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Critics: Agency too cozy with ComEd

Critics: Agency too cozy with ComEd

CHICAGO - Consumer activists who have long criticized the Illinois Commerce

Commission for being too cozy with a major utility it regulates are pointing to

a baseball game as further evidence of their claims.

They are scrutinizing Illinois Commerce Commission senior staff members who

enjoyed choice seats at White Sox playoff games this week, thanks to

Commonwealth Edison, a utility they are in charge of regulating.

Commission officials said Friday they have begun an investigation into how

the four staffers got tickets to the box seats.

State Rep. Clem Balanoff, D-Chicago, is calling for more stringent measures.

He sent a letter Friday asking Illinois Attorney General Roland Burris to

"immediately launch an investigation" into the ICC staff members' conduct.

Balanoff, who represents Chicago's Southeast Side, Burnham and the northern

portion of Calumet City, also said he will introduce legislation to prohibit

any ICC employee from accepting gifts or preferential treatment from those

they're charged with regulating.

Further, he said he is asking ICC Chairman Ellen Craig to put together a

code of ethics for ICC employees.

"The ICC has historically supported the utility companies," Balanoff said.

"Four times in a row, the ICC has approved rate increases for Commonwealth

Edison only to have (those increases) overturned by the courts.

"Three former chairmen of the ICC - Michael Hasten, Marvin Lieberman and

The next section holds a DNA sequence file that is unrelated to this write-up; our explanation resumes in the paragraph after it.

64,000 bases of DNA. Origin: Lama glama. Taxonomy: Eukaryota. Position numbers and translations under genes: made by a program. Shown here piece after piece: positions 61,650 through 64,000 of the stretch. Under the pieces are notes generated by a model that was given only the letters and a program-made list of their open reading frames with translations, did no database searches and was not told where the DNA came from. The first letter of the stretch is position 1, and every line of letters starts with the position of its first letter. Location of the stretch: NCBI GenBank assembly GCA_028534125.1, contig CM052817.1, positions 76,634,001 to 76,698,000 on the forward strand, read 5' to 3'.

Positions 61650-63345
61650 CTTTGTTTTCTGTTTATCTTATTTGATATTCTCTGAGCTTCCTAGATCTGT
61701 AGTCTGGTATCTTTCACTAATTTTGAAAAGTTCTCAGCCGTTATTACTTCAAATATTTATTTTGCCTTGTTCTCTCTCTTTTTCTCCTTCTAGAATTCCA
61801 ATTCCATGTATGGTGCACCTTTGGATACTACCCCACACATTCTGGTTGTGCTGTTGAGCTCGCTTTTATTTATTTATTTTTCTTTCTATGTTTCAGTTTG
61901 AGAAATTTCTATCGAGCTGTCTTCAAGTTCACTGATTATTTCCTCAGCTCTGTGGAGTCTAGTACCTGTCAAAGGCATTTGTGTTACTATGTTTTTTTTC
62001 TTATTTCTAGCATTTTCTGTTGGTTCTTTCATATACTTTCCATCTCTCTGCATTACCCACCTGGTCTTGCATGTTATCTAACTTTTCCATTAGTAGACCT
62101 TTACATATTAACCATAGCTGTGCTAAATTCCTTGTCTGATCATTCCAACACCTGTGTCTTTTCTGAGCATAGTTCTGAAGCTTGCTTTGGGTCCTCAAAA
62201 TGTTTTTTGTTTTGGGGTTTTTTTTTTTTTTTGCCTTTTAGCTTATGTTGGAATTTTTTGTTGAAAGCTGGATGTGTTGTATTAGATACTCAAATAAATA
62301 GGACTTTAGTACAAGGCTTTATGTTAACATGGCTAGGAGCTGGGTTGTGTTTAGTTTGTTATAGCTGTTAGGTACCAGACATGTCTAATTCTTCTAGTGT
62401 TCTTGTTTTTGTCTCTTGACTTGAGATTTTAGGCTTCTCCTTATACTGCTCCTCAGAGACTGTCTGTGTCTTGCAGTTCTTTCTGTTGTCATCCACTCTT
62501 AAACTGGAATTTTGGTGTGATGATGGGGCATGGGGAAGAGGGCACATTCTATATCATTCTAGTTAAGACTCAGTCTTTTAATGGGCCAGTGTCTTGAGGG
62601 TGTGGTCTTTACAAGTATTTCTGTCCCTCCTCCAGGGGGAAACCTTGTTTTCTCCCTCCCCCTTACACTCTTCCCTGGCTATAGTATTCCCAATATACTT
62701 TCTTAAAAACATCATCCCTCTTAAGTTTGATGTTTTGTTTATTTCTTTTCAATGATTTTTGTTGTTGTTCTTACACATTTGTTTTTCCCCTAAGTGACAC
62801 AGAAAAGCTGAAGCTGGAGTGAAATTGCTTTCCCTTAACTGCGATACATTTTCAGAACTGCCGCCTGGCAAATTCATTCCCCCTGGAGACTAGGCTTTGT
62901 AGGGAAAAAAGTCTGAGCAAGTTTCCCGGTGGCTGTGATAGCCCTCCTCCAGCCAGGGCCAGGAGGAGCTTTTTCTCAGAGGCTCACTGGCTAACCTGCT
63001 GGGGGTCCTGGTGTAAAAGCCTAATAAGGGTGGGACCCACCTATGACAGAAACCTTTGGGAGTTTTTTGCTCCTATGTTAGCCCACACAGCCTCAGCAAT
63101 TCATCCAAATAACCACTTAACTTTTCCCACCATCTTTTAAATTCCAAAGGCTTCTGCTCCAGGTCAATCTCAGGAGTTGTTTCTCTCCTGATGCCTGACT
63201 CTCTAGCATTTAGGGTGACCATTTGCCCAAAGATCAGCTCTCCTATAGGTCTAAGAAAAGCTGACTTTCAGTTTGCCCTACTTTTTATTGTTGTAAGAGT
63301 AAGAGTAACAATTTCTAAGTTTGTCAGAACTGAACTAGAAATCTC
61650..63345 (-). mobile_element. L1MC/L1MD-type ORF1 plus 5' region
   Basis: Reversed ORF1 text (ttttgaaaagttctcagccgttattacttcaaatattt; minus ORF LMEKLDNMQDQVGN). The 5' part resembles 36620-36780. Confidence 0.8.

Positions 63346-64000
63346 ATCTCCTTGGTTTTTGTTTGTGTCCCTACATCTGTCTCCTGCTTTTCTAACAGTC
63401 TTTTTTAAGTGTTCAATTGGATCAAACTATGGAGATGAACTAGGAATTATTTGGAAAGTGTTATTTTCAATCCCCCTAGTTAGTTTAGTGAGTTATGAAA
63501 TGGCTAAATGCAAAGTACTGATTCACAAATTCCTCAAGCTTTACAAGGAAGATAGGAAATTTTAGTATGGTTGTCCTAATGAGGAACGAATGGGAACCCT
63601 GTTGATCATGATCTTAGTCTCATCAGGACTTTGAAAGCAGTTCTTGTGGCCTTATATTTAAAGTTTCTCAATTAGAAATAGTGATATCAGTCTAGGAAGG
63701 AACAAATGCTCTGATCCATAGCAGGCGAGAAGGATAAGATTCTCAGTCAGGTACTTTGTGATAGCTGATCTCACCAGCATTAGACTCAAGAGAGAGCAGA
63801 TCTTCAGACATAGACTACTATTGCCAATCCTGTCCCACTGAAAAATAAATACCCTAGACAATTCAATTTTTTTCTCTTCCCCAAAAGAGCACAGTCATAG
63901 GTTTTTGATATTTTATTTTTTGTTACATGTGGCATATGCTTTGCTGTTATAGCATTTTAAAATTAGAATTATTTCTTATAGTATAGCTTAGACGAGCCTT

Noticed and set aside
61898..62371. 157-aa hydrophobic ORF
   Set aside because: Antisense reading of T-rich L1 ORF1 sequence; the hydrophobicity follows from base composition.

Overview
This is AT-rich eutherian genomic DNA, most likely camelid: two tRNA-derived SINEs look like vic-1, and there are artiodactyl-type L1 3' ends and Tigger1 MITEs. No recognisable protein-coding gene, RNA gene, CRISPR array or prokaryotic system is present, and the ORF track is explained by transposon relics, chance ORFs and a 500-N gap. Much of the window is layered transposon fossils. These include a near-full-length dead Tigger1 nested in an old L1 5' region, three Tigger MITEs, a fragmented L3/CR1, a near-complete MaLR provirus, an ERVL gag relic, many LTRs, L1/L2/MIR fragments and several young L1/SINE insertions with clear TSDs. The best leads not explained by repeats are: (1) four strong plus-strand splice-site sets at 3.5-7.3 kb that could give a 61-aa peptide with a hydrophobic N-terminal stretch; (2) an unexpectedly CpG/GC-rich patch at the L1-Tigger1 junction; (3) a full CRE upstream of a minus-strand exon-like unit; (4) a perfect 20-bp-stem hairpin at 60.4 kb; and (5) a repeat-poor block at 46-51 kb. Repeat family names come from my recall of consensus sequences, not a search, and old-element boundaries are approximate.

Phil O'Connor - have gone to work for Commonwealth Edison immediately after

leaving the commission," he said. "And former Chairman Terry Barnich was caught

having made more than 300 calls to Commonwealth Edison's attorneys, executives

and lobbyists while a rate case was pending before the commission."

The commission rules on rate-increase requests for Commonwealth Edison and

other utilities. In the past, accusations have been made that politically

appointed ICC officials were far too friendly with utilities.

"The average ratepayer will read about this and think that the fix is in,"

said Martin Cohen, associate director of the Citizens Utility Board consumer

group. "Clearly, the relationship between the staff and the company is much too

cozy if they're going to ball games together."

The Illinois Commerce Commission is still researching final documents in the

$1.68 billion Commonwealth Edison rate refund and reduction case.

The four ICC staff members who used the tickets were not identified by the

utility or the commission.

Edison Vice President Don Petkus confirmed the company provided the

hard-to-get tickets, but said the staffers paid for them at their $40 face

value. The tickets were for Edison box seats along the first-base line.

Several commission staff members had made it known to the company that they

would like to watch the White Sox play the Toronto Blue Jays in the sold-out

American League Championship Series, he said.

ICC spokesman David Farrell said the situation "does raise the appearance of

impropriety," and said an investigation would be launched.

Petkus said he did not consider the issue an ethical violation because the

staffers paid for them, but acknowledged the box seats were hard to come by.

Scalpers were getting far more than face value on the streets outside the game.

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